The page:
Carnival of the Criminal Minds, No. 22

Declan Burke is hosting the Carnival yet again at his blog, Crime Always Pays. This one is the Metaphysical Edition, and instead of a multitude of links, he’s focusing all of his carnivalistic skills on exploring one question: where is crime fiction going and what can blogs and websites do to help it get there?

With a few notable exceptions, crime / mystery writing tends to get short shrift in the mainstream press, and as often as not finds itself shoehorned into a review ghetto, wherein five or six titles will be briefly assessed in the same kind of space that would be given over to single, more ‘literary’ title. That very fact, of course, is one of the main reasons for the proliferation of crime / mystery fiction blogs and sites available on-line, and in a perverse way, it should be celebrated for inadvertently creating such a dynamic and vibrate on-line crime / mystery community. . . . [T]he critical work on crime fiction needs to develop of and through its own metier, that the Johnsons of the crime / mystery community require their Boswells, and that I believe heart and soul that crime / mystery fiction needs and deserves the kind of widespread, top-to-bottom critical work that would in turn inspire the writers to strive towards ever-higher standards of work.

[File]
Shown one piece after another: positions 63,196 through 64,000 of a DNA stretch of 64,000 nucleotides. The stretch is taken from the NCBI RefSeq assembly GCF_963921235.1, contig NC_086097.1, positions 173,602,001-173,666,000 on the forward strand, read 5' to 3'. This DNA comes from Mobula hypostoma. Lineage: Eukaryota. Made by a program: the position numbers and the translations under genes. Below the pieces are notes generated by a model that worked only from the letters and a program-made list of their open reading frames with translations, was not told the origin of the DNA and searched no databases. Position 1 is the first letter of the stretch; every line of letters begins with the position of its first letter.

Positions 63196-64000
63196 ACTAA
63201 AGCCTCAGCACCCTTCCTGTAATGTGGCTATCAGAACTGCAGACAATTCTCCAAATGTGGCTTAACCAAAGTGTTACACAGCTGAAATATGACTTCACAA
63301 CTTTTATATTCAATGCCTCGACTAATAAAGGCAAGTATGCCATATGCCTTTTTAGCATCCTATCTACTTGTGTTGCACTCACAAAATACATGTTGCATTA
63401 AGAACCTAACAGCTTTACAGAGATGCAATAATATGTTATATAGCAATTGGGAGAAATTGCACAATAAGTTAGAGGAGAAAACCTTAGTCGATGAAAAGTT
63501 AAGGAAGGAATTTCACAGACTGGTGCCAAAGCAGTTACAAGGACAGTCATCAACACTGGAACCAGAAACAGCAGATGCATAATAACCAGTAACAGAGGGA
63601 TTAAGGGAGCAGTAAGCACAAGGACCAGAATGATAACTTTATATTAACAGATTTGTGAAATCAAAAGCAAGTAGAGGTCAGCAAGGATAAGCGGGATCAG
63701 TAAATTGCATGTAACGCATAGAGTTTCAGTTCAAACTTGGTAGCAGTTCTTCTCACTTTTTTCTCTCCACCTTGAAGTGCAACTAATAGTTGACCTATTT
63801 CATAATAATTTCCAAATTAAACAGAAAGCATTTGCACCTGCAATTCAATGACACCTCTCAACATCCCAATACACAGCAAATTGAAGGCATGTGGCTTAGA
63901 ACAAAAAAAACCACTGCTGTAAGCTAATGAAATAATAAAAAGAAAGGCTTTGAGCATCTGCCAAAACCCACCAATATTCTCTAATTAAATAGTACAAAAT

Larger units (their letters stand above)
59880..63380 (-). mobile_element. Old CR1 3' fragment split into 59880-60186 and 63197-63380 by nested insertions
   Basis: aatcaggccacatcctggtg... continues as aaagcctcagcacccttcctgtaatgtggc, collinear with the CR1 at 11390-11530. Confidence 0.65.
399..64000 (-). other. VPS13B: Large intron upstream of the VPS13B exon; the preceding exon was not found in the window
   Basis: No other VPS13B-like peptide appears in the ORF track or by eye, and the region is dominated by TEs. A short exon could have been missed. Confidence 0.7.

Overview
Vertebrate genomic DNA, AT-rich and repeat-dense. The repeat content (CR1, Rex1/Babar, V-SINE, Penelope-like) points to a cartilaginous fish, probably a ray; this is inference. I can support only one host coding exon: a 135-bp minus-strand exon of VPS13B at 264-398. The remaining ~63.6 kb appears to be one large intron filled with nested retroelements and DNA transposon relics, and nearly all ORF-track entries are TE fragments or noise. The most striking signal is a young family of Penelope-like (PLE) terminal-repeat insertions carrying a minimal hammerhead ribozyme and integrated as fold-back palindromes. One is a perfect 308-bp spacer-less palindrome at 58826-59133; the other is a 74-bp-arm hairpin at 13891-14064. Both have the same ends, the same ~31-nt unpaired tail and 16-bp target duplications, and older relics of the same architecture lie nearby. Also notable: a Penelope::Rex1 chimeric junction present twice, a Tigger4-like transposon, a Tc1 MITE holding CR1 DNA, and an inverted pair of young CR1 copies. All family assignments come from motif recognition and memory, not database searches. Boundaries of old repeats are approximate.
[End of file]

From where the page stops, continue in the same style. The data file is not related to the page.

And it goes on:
And if you aren’t persuaded yet, he lays it out quite bluntly:

But here’s the thing – crime / mystery fiction is the most popular genre on the planet, it is inarguably the most relevant and important fiction out there, and that’s why I believe it deserves more.

He gives a post from Glenn Harper’s International Noir as Exhibit A. I would also submit into evidence a post that Declan has just posted at The Rap Sheet on the rise of Irish crime fiction since Veronica Guerin’s murder in 1996. Fascinating analysis there.

Given that this carnival was started to highlight the Best in Blogging, I’m delighted with the latest edition and the challenge it sets forth.

image courtesy of Wordle

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